“In the UK though most pagans pay lip service to environmentalism, economic and social radicalism and ‘earth centered’ spirituality, that is not where the most fervent pagans put their energy. Many (actually most) of the active pagans I meet want a solipsistic and super-naturalistic, literal deity centered religion with a big R. They want the devotional experience they believe the ancients had minus the messy, inappropriate and gory bits.” — Phil Anderson
I agree, most Pagans don’t really want a truly naturalistic paganism. And I think there’s historical reasons for that. Devotional polytheism is a reaction to something–it’s a reaction to an over-rationalized Paganism, which had embraced a watered down Jungian archetypalism and which had grown shy about ecstatic ritual (in part due to a desire to be seen as more mainstream). The pendulum of the collective Pagan imagination was swinging away from the rational, just I came along.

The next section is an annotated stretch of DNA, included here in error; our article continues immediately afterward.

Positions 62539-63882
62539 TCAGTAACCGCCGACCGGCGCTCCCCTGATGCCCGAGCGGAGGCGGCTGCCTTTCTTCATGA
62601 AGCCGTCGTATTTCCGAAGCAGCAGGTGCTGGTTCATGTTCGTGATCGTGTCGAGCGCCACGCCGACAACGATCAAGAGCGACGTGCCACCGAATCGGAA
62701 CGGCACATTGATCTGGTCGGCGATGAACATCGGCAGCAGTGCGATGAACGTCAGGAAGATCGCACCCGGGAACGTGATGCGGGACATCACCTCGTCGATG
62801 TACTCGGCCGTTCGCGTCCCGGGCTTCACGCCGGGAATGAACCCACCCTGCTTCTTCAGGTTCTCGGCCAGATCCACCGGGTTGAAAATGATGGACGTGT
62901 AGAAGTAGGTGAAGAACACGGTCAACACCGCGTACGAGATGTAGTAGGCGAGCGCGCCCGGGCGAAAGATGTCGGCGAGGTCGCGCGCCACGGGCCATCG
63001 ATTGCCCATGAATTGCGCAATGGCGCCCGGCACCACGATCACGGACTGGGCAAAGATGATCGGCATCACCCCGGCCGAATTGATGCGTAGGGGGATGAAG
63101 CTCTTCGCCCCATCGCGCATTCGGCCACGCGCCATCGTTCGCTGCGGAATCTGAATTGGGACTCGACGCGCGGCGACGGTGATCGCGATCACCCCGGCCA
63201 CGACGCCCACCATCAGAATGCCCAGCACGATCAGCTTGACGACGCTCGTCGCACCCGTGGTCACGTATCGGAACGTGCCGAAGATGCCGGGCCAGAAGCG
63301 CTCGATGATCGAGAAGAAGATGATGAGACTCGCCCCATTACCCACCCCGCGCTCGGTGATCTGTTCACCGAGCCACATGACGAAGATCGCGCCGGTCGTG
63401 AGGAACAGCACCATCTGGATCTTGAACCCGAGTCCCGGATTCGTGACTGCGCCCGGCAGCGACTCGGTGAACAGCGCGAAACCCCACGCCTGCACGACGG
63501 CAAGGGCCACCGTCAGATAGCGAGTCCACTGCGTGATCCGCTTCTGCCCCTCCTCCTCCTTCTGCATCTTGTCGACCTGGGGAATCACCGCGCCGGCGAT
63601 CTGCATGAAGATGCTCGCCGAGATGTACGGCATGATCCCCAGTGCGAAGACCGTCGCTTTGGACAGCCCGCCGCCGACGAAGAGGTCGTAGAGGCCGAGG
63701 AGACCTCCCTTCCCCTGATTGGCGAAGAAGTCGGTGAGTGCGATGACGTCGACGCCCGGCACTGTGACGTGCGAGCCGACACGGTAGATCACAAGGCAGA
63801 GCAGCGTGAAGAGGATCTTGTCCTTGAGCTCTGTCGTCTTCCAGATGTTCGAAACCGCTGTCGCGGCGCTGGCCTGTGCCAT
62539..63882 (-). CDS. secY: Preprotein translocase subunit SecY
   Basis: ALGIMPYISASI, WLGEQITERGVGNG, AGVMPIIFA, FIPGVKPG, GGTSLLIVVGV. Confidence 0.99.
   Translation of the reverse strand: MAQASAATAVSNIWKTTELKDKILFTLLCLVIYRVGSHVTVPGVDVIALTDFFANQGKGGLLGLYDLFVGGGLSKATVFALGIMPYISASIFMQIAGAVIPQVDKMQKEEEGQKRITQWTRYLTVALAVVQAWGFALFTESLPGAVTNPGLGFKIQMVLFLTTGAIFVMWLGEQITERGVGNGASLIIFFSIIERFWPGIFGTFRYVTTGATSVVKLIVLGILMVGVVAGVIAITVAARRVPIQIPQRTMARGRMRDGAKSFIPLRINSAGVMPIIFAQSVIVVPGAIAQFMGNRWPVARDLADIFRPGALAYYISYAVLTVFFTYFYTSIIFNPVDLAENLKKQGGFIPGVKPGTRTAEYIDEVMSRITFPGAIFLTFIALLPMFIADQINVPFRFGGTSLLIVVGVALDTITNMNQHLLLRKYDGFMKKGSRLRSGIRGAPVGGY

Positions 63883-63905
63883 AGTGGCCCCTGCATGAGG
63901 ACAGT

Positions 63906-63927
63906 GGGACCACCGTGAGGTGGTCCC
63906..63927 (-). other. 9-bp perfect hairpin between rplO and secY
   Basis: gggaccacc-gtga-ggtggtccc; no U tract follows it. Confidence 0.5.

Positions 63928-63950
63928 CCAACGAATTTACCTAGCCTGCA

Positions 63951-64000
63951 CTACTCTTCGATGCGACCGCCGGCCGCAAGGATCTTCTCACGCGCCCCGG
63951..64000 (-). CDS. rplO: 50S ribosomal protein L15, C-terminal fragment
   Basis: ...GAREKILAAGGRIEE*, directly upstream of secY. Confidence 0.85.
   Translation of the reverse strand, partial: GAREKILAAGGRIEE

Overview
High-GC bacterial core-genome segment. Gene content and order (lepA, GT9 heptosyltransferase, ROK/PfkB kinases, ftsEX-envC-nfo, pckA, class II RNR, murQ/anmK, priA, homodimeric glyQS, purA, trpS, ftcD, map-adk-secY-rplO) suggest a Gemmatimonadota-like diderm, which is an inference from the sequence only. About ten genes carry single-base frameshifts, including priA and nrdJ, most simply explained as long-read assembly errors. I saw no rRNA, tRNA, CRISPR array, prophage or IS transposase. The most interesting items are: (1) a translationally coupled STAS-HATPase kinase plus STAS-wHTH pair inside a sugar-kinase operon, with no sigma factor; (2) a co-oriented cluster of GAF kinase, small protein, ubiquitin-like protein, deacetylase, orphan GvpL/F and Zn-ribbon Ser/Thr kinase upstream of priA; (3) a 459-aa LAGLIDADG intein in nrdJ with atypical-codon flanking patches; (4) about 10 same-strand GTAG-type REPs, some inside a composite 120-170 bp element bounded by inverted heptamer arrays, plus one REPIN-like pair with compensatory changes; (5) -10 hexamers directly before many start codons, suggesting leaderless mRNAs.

And Devotional polytheists saw me trying to pull the pendulum back in the direction of the rational and reacted with outrage. What they didn’t see was that I was also working on the other end, trying to pull naturalistic Pagans away from the excessive rationalizing of religion. (Incidentally, I think don’t think I’ve had any more success on this end than I did on the other.)